I received mostly positive feedback for the Rostrodon’s first draft, but I was instructed to make a few changes that would make more sense anatomically. The original neck and shoulders were thinner and smaller, but in order for the creature to be able to hold its head up, walk with the posture it had, and be a strong swimmer its muscle structure in the chest area and above would need to be more fortified.

Another major change that was suggested to me was that the webbing between the Rostrodon’s arms and sides seemed unnecessary and that I should get rid of it. I thought the webbing was an interesting feature and added a bit more personality to the design so I decided to keep it but lessen the amount of space it took up along the sides of the torso. A few hours were spent making these adjustments in addition to other changes to the tail, beak, hands, and ankle joint before finally arriving at the finished design.

Final Thoughts

At this point, I haven’t continued the Rostrodon’s design. I’ve considered applying some new ideas to it or maybe fully redesigning it. For now, there are other creatures I’m currently working on, but the door’s open for me to go back and develop newer iterations after I’ve continued to study and improve.

This class provided me with more insight into what goes into the creative process from start to finish – from thumbnails to finished design. The first few steps, exploring ideas through quick sketches, I think are potentially the most important. You can start off with a plan to design something specific, but you might end up discovering and choosing something even cooler or more interesting. There are so many concepts you can develop and expand on that you never even thought you’d imagine or create. That’s something I want to do more of. Before going directly for one idea I have and staying with only that, I want to do some more exploring and have more fun with it. It might lead to a different idea that I prefer over the original.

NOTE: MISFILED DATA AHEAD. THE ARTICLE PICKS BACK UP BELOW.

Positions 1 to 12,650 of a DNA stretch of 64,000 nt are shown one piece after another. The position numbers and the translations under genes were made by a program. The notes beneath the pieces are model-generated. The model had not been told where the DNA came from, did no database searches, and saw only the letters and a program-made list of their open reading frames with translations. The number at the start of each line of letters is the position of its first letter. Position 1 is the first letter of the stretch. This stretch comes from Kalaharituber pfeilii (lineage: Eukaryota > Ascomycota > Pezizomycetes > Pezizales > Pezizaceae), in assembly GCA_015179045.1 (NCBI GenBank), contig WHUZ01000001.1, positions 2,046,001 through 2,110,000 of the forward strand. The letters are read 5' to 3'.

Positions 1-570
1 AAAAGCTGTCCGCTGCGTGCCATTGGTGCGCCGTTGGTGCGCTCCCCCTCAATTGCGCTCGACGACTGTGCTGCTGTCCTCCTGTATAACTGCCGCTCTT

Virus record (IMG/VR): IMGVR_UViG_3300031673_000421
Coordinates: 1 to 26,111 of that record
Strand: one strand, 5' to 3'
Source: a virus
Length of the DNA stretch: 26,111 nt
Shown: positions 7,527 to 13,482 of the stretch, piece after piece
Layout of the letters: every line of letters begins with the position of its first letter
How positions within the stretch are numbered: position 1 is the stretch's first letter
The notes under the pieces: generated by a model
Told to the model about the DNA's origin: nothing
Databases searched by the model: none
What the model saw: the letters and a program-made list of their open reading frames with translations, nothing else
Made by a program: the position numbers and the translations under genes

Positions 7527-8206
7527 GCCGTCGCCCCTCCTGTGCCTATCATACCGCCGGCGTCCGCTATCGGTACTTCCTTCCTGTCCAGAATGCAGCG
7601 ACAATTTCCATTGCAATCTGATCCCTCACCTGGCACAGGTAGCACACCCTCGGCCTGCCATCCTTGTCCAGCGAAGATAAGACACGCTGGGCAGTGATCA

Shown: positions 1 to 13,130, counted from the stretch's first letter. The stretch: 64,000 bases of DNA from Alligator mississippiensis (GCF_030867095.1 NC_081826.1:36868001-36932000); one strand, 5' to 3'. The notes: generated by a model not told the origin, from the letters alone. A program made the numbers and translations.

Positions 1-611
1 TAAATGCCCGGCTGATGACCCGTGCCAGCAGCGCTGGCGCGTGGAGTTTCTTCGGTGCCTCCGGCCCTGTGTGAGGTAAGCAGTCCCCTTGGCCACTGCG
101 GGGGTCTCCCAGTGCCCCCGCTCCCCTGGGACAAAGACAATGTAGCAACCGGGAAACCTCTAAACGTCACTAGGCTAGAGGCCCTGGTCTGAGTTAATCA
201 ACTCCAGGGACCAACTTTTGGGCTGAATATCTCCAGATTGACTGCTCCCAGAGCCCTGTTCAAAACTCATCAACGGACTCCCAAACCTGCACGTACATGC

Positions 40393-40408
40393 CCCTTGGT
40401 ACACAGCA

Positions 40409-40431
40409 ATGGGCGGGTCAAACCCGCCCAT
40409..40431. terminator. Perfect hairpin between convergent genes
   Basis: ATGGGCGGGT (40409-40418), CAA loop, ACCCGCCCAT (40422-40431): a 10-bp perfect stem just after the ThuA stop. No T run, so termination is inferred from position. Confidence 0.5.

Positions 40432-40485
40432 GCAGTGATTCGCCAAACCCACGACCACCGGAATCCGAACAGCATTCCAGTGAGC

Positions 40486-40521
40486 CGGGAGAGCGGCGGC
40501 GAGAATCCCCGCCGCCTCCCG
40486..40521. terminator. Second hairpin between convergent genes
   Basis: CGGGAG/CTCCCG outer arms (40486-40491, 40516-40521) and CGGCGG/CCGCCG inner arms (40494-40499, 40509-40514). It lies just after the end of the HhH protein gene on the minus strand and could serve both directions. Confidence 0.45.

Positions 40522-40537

I was essentially given a map to navigate the steps of design from beginning to end. One thing that helped me navigate this map more easily, for this specific course, was having at least a familiarity with anatomy and form. It made the process of exploring proportions, gestures, and other shapes easier. There’s absolutely more for me to learn and practice in that area, but it gave me some room to place a little more effort into different details and characteristics I could play around with.

For any future students interested in taking this course, I’ll forward the same advice that the other artists and I were given – the more you put into the work throughout these weeks, the more you get out of it. The more effort you exert on brainstorming, drawing, studying, and creativity, the more you will be rewarded with the outcome. It’s all worth it.
I’ve loved my experiences with CGMA. This is the perfect type of course for me. It’s concise and not too lengthy. We’re given tools and guided through a specific process that we can continue to practice and utilize in future design processes.

To see more from Ryan check out his links below:

ArtStation: https://www.artstation.com/ryanm 
Instagram –https://www.instagram.com/rymccowandraws/